The magazine however, is not only about selling Belize as an investment haven. It is also a resource for familiarizing investors with the legal landscape of the country where it concerns business.
Liesje Barrow-Chung, Attorney-At-Law
“Invest Belize, I believe, needs assistance because there are people who come and don’t necessarily understand how the law fraternity works and that is what is required. So for that exposure alone we can offer assistance in terms of development and, I guess, complying and making sure people follow the rules. For Belize, of course, I applaud the work done because we have gotten a lot of exposure because of this magazine and it is something that as a young country helps us to develop even more.”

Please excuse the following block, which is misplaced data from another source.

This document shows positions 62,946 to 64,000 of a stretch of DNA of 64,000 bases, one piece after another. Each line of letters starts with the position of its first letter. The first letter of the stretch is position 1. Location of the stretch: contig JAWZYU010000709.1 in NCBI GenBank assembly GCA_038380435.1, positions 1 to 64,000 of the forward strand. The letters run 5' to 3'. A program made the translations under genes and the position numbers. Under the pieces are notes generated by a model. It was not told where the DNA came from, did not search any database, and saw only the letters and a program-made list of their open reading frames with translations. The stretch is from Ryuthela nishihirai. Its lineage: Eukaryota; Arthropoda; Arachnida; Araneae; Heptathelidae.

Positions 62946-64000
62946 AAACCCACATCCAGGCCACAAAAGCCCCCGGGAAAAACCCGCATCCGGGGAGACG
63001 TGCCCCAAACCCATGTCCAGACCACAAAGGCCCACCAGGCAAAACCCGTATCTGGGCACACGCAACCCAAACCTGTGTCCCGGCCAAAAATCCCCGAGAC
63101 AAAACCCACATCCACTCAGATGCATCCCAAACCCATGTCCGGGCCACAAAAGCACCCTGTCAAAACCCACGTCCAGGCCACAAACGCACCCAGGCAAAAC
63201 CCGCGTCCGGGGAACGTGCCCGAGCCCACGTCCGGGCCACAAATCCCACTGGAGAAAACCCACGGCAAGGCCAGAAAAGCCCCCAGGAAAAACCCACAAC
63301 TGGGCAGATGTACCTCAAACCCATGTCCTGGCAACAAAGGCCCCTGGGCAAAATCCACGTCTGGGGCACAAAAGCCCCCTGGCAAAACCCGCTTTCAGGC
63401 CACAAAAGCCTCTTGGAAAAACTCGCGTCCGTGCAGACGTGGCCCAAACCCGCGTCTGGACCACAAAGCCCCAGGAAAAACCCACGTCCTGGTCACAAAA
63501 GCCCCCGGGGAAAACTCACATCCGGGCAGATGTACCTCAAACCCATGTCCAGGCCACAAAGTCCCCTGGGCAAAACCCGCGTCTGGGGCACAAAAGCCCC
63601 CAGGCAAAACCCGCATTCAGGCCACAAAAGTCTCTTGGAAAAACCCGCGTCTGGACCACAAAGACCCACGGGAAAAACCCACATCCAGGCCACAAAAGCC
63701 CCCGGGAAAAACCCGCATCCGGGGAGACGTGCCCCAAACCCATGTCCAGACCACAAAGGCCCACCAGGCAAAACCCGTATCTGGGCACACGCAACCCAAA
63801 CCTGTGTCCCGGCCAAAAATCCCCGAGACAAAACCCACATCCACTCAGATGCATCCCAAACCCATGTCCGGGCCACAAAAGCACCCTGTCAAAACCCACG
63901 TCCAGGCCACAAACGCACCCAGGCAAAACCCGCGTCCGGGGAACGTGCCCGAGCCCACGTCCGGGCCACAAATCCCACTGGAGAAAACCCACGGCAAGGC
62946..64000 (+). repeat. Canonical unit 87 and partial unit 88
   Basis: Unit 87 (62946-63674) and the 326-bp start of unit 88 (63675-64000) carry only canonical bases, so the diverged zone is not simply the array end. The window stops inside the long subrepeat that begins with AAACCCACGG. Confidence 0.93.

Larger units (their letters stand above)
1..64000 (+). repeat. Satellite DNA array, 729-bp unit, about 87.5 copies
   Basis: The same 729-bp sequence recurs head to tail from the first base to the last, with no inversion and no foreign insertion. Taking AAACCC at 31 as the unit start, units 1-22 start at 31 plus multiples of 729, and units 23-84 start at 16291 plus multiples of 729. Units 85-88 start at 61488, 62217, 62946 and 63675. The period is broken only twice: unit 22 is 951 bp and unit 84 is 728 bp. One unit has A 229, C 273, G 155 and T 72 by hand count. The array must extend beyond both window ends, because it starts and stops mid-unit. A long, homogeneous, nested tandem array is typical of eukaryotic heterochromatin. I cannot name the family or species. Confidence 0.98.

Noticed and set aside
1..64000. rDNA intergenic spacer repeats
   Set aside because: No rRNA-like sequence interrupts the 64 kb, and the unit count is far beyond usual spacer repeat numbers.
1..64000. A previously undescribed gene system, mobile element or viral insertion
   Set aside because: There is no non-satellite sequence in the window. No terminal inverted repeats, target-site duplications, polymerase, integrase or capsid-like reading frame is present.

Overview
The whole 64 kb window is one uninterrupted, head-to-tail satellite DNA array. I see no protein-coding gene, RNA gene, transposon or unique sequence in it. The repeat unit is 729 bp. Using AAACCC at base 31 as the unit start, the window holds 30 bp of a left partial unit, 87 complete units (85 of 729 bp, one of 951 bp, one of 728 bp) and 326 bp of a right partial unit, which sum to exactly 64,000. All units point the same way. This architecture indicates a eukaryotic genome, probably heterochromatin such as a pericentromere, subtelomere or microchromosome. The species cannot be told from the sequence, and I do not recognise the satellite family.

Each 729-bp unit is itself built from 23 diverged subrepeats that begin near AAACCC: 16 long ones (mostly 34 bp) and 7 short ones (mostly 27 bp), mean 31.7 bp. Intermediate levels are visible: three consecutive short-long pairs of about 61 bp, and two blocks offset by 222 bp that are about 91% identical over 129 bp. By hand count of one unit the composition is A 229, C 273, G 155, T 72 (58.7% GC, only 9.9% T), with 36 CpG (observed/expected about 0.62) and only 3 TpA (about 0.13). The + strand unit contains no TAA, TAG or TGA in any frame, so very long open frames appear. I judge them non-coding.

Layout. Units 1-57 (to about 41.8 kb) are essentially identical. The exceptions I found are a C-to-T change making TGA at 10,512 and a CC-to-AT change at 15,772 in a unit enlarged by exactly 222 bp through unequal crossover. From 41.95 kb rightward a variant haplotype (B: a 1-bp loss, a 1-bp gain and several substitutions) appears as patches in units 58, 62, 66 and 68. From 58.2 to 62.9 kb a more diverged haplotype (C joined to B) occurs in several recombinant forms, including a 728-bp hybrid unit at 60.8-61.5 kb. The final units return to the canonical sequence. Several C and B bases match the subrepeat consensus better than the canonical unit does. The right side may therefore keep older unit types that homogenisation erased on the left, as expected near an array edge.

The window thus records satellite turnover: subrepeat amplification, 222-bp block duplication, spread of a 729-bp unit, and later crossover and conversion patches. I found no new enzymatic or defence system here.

Reporting for News Five, I am Isani Cayetano.
The negotiations on the Partial Scope Agreement (PSA), between the Government of Belize and the Government of the Republic of Guatemala, were launched on November 22, 2004. Both countries signed the agreement on 26th June, 2006. In 2009, Belize deposited its Instrument of Ratification to the CARICOM Secretariat and obtained CARICOM’s approval of the Agreement and completed its internal process of ratification that year. Guatemala completed its ratification in March of 2010. With the exchange of information notifying the completion of the internal process in each country, the PSA took effect on 4th April, 2010, thirty days after Guatemala completed its internal process of ratification.